Tom Warren, who reviewed the Surface Laptop with Windows 10 Pro, dismissed Windows 10 S as "a new, slightly crippled version of Windows 10."

Dieter Bohn, who apparently drew the short straw, called the hardware "worth the wait" but had few kind words for Windows 10 S or the Windows Store.

[I]t ships with a new operating system called Windows 10 S. I say it's "new" but that's not really true at all, because the only new thing here is that 10 S is locked down so it can only run apps downloaded from the official Microsoft Windows Store.

That limitation has a ton of benefits: it means that Microsoft can vet every app that goes on your machine for malware. It means that those apps will follow new rules inside Windows that can keep them from chewing up your battery or hogging your system resources. It means that Microsoft can more confidently push out security updates and new features.

But the trade-off for all those benefits isn't worth it because the Windows Store is an app desert. Many of the apps you expect are either not in the store or -- if they are there -- are worse than what you can get on iPads, Mac, the full version of Windows, or even on the web.

Finally, like The Verge, ZDNet published two reviews of the Surface Laptop.

In her "non-reviewer's review" of the Surface Laptop with Windows 10 S, Mary Jo Foley acknowledged that her computing needs are unlike those of traditional hardware reviewers:

I have said recently that I believe I could live with a Chromebook these days, as I almost never need any Win32-only apps. The Surface Laptop proved my hypothesis was right.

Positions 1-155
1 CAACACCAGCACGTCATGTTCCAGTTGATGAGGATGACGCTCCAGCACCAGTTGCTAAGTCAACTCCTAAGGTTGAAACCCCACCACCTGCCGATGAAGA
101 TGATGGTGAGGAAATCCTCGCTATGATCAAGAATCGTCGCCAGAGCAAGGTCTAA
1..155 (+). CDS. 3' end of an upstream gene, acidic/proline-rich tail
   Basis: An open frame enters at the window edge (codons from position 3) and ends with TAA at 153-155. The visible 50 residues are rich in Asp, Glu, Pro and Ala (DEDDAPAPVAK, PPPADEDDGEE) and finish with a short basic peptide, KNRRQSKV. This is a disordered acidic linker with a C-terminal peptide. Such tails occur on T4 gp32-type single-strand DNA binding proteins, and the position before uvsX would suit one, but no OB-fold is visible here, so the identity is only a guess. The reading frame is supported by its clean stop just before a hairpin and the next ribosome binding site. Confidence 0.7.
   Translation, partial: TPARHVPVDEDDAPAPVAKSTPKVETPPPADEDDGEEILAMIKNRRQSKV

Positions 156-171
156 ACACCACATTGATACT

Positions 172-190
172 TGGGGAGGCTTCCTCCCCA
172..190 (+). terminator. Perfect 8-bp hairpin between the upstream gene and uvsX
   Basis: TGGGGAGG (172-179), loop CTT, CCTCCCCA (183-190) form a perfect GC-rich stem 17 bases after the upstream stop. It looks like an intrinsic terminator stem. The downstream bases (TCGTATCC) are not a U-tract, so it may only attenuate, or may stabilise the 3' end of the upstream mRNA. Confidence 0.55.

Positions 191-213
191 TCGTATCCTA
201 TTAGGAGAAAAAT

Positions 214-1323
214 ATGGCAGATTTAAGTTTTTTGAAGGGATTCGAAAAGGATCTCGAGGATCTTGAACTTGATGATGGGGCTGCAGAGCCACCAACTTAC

For those who code, rely on Win32/legacy applications, want/need access to the Bash shell, the Surface Laptop -- as it is configured out of the box -- is not for you. For those like me who have few app needs and/or who can use browser-based versions of oft-used apps like Google Maps and Google Search, the Surface Laptop isn't a hindrance.

Anyone who has followed Mary Jo for any length of time probably wasn't surprised that she singled out Notepad (yes, the venerable, bare-bones Windows text editor) as her favorite app.

ZDNet's formal review of the Surface Laptop was nowhere near as forgiving. Chris Duckett called the default configuration "a trip on the Windows 10 S express you'll end quickly," calling out the biggest problem for ZDNet's business focused readership:

In the plus column for Windows 10 S, it boots quickly and adds security features, but for power users, the safety rails that Windows 10 S has in place can feel like restrictions. Not to mention that for enterprise, the ability to join an old-school Active Directory domain is absent, and only joining an Azure Active Directory is offered.

Well, you get the idea.

I can certainly envision customers who would benefit from a laptop running Windows 10 S. I'd love to hand it to a nontechnical user who just wants to use Office, browse the web, and never have to worry about browser hijackers and ransomware.

But the idea that you're going to get through four years of college without ever being asked to install a conventional Windows desktop app is laughable. True, the Surface Laptop includes the option to upgrade to Windows 10 Pro, and it's free through the end of the year.

Honestly, though, Windows 10 Pro should be the default configuration, with Windows 10 S available as an option for the rare user who truly doesn't care about backward compatibility.

If you don't believe me, just ask the reviewers.